“Life is accidental, nonlinear, heterogeneous, plural. However, when you write a story or make a film, you must try to find geometry and temporality to make appear linear what is not.

Narration and composition of an image are often victims of this paradox, which is so difficult to resolve. The artist seeks to represent life, which is messy and full of clutter, but to do so, the scene must be organized without completely falling into chaos. For my film Chinese Puzzle, Alex Webb was a guide to try to resolve this paradox. “——French cinematographer Cedric Klapisch in Le Monde

“La vie est par nature hétérogène, plurielle, non linéaire, accidentelle. Pourtant, quand on écrit une histoire ou compose une photo, on doit ranger, cadrer, trouver une géométrie et une temporalité pour rendre linéaire ce qui ne l’est pas.

La narration, la mise en scène et la composition d’une image sont souvent victimes de ce paradoxe, très difficile à résoudre. L’artiste cherche à représenter la vie, qui est pleine de désordre mais, pour le faire, il faut l’organiser sans la dénaturer. Pour mon film Casse-tête chinois, Alex Webb a été un guide pour tenter de résoudre ce paradoxe.”—French cinematographer Cedric Klapisch in Le Monde

To read the rest of the interview with noted French cinematographer Klapisch: http://www.lemonde.fr/culture/article/2013/08/15/les-couleurs-du-chaos_3462085_3246.html

©Alex Web

©Alex Webb, “Havana, 2007” from “Violet Isle” (with Rebecca Norris Webb)

UPCOMING WORKSHOPS & EXHIBITIONS WITH ALEX AND REBECCA:

——Monday, Dec. 2-Friday, Dec. 6, 2013, Miami, FINDING YOUR VISION @ MIAMI STREET PHOTOGRAPHY FESTIVAL during ART BASEL MIAMI and the other art fairs. For more information visit the Workshop page of the festival:

http://www.miamistreetphotographyfestival.org/#!alex-webb-workshop/c8kn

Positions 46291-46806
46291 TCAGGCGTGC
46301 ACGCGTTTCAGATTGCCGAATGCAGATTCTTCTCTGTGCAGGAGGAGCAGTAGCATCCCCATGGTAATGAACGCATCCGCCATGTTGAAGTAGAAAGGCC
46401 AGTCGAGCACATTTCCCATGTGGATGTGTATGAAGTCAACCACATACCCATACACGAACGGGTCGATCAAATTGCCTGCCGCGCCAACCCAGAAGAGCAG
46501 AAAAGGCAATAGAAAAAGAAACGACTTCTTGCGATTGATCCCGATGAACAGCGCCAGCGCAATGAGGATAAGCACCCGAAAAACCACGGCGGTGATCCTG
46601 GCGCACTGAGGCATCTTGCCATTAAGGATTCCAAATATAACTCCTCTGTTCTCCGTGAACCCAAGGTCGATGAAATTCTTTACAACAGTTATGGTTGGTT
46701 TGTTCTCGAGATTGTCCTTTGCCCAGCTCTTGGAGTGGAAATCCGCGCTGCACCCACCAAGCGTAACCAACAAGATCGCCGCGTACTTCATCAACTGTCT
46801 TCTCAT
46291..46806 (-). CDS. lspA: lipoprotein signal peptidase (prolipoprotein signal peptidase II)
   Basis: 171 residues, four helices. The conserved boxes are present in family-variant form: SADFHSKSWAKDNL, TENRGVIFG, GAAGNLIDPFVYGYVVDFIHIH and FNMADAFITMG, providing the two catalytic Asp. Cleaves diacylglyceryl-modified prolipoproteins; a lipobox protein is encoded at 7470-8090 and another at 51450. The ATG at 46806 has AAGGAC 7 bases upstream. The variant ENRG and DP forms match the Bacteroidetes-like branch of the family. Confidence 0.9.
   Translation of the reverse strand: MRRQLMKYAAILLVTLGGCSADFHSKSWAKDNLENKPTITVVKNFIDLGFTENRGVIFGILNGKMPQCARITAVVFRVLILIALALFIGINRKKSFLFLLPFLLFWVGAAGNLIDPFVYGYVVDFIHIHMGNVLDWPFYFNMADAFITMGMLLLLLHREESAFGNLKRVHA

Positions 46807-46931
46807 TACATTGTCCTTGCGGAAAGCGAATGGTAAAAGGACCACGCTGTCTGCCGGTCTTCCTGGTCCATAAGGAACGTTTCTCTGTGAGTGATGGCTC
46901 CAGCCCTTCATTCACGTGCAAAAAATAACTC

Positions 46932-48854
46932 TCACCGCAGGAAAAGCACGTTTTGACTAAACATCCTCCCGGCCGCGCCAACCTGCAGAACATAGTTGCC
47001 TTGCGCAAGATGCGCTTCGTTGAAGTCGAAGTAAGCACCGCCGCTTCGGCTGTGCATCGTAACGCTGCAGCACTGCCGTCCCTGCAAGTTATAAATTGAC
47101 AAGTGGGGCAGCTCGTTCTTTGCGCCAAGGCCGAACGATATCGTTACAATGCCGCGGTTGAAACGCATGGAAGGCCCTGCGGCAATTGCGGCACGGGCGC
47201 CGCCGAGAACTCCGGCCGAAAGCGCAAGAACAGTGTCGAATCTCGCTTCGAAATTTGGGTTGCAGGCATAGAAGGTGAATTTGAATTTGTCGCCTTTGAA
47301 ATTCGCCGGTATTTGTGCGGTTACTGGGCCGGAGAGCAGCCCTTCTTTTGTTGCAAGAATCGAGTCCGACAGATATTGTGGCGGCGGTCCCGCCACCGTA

——Sat. Sept. 21, Santa Fe, NM, RADIUS BOOKS ARTIST PARTY, 5-8pm, at the Santa Fe Farmer’s Market. Book Sale, Sign-a-Thon, Video Shorts (including “Memory City”), and Silent Auction with Alex and Rebecca and some 50 other Radius artists including Sam Abell, Mark Klett, Stephen Dupont, David Taylor, Sharon Core, Charles Ross, Sharon Harper, Barbara Bosworth, John Gossage, Terry Evans, and  Julie Blackmon.

——Friday, Oct. 18, 2013 thru Feb. 2, 2014, “My Dakota” and “Violet Isle” at the Southeast Museum of Photography, Daytona, Florida; artist talk, book signing, and opening reception with Alex and Rebecca on Friday, Oct. 18th, 6-8pm:

http://www.smponline.org/lectures.html#.UiS0jBbB50A

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©Rebecca Norris Webb, “Badlands” from “My Dakota” at Southeast Museum of Photography, Oct. 18, 2013-Feb. 2, 2014

The photographer and poet grew up in South Dakota and sees the state’s landscape through the lens of grief for a brother who died. But that fact is not immediately apparent in these big, strong color photographs of sprinting deer, drooping sunflowers, and wide-open spaces. They offer an insider’s view, full of personal history, much of which remains coded. “Does loss have its own geography?” Webb has written on one of the gallery walls, and her camera circles the question obsessively, whether landing on a barbed-wire fence trailing torn plastic bags or a buffalo, glimpsed in a side-view mirror. Through Aug. 17.—from The New Yorker, Aug. 12 &19 issue